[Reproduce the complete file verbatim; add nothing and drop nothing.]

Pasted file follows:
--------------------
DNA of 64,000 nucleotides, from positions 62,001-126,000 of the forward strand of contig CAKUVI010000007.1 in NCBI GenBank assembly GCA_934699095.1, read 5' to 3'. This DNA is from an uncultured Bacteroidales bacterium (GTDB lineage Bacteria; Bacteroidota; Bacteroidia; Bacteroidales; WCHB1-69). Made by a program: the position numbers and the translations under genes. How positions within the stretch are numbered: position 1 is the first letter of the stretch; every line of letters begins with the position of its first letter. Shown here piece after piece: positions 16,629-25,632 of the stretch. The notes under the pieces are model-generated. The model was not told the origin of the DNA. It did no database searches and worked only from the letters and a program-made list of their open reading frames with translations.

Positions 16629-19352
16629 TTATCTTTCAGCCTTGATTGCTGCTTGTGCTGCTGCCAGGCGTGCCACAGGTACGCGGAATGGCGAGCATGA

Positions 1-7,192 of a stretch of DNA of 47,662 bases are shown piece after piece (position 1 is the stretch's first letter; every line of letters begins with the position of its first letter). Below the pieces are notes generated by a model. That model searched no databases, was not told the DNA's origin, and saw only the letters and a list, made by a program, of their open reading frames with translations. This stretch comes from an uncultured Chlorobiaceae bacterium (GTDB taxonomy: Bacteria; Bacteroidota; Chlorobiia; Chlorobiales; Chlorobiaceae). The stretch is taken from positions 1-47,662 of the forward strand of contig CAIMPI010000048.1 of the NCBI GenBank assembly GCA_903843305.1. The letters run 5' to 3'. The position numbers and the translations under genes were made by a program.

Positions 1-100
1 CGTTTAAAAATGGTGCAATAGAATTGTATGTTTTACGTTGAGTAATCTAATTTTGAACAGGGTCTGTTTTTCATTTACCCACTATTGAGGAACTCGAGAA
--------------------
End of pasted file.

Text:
DNA of 64,000 nucleotides, from positions 62,001-126,000 of the forward strand of contig CAKUVI010000007.1 in NCBI GenBank assembly GCA_934699095.1, read 5' to 3'. This DNA is from an uncultured Bacteroidales bacterium (GTDB lineage Bacteria; Bacteroidota; Bacteroidia; Bacteroidales; WCHB1-69). Made by a program: the position numbers and the translations under genes. How positions within the stretch are numbered: position 1 is the first letter of the stretch; every line of letters begins with the position of its first letter. Shown here piece after piece: positions 16,629-25,632 of the stretch. The notes under the pieces are model-generated. The model was not told the origin of the DNA. It did no database searches and worked only from the letters and a program-made list of their open reading frames with translations.

Positions 16629-19352
16629 TTATCTTTCAGCCTTGATTGCTGCTTGTGCTGCTGCCAGGCGTGCCACAGGTACGCGGAATGGCGAGCATGA

Positions 1-7,192 of a stretch of DNA of 47,662 bases are shown piece after piece (position 1 is the stretch's first letter; every line of letters begins with the position of its first letter). Below the pieces are notes generated by a model. That model searched no databases, was not told the DNA's origin, and saw only the letters and a list, made by a program, of their open reading frames with translations. This stretch comes from an uncultured Chlorobiaceae bacterium (GTDB taxonomy: Bacteria; Bacteroidota; Chlorobiia; Chlorobiales; Chlorobiaceae). The stretch is taken from positions 1-47,662 of the forward strand of contig CAIMPI010000048.1 of the NCBI GenBank assembly GCA_903843305.1. The letters run 5' to 3'. The position numbers and the translations under genes were made by a program.

Positions 1-100
1 CGTTTAAAAATGGTGCAATAGAATTGTATGTTTTACGTTGAGTAATCTAATTTTGAACAGGGTCTGTTTTTCATTTACCCACTATTGAGGAACTCGAGAA